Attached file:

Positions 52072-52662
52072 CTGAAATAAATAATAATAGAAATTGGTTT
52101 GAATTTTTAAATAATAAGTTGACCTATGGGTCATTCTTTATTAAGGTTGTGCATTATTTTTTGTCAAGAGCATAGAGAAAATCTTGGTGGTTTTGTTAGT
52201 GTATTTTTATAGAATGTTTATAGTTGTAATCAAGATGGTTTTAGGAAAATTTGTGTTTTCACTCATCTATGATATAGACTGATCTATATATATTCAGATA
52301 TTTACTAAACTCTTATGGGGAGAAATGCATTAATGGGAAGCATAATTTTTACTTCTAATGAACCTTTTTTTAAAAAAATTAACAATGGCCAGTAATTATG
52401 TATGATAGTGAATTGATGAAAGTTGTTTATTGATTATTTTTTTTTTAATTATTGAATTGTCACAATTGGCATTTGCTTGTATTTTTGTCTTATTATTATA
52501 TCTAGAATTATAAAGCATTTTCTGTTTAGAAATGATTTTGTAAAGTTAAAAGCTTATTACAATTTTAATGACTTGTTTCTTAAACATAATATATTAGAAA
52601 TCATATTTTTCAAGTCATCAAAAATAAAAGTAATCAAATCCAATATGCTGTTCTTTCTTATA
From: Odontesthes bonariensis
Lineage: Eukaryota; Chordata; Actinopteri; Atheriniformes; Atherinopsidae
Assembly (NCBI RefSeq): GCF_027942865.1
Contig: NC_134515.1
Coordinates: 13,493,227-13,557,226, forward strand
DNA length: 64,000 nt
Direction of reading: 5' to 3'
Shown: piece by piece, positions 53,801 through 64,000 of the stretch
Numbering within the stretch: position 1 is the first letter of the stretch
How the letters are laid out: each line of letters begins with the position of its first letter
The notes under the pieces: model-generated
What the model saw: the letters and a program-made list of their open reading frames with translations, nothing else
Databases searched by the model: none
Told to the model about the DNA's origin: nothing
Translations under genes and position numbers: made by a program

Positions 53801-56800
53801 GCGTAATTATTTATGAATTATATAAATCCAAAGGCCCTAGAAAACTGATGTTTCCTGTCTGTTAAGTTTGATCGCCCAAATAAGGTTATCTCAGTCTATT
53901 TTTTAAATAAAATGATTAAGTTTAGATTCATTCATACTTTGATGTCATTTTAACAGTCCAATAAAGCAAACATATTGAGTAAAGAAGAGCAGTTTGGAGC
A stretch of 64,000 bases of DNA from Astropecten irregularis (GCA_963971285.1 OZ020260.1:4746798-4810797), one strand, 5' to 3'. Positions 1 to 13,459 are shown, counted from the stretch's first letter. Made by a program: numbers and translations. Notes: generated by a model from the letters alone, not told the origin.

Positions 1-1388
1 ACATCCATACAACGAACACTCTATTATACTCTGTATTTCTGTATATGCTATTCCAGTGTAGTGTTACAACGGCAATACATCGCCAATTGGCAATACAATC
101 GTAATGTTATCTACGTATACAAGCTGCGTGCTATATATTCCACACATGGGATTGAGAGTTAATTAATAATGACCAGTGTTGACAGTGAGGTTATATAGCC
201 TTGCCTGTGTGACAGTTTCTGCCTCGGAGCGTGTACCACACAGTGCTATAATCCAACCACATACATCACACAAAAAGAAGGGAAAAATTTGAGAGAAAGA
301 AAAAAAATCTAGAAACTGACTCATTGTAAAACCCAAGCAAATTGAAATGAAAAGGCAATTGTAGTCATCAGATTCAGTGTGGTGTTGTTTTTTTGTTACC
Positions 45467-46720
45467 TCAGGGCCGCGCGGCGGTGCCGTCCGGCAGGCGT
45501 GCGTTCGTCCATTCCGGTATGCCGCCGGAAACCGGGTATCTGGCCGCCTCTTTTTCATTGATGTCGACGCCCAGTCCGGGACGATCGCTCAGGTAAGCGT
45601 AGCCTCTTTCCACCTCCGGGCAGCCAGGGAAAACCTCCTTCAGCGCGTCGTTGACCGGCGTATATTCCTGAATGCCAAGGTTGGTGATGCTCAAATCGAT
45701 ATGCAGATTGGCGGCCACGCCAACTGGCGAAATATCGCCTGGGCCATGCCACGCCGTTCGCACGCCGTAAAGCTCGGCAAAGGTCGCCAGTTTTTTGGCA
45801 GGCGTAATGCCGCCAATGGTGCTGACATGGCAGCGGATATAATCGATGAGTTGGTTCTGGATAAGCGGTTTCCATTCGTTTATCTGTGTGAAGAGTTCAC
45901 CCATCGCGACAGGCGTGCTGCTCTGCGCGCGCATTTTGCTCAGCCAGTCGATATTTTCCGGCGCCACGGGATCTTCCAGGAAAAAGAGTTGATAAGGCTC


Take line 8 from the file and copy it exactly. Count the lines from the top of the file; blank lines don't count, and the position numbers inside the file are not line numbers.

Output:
52601 TCATATTTTTCAAGTCATCAAAAATAAAAGTAATCAAATCCAATATGCTGTTCTTTCTTATA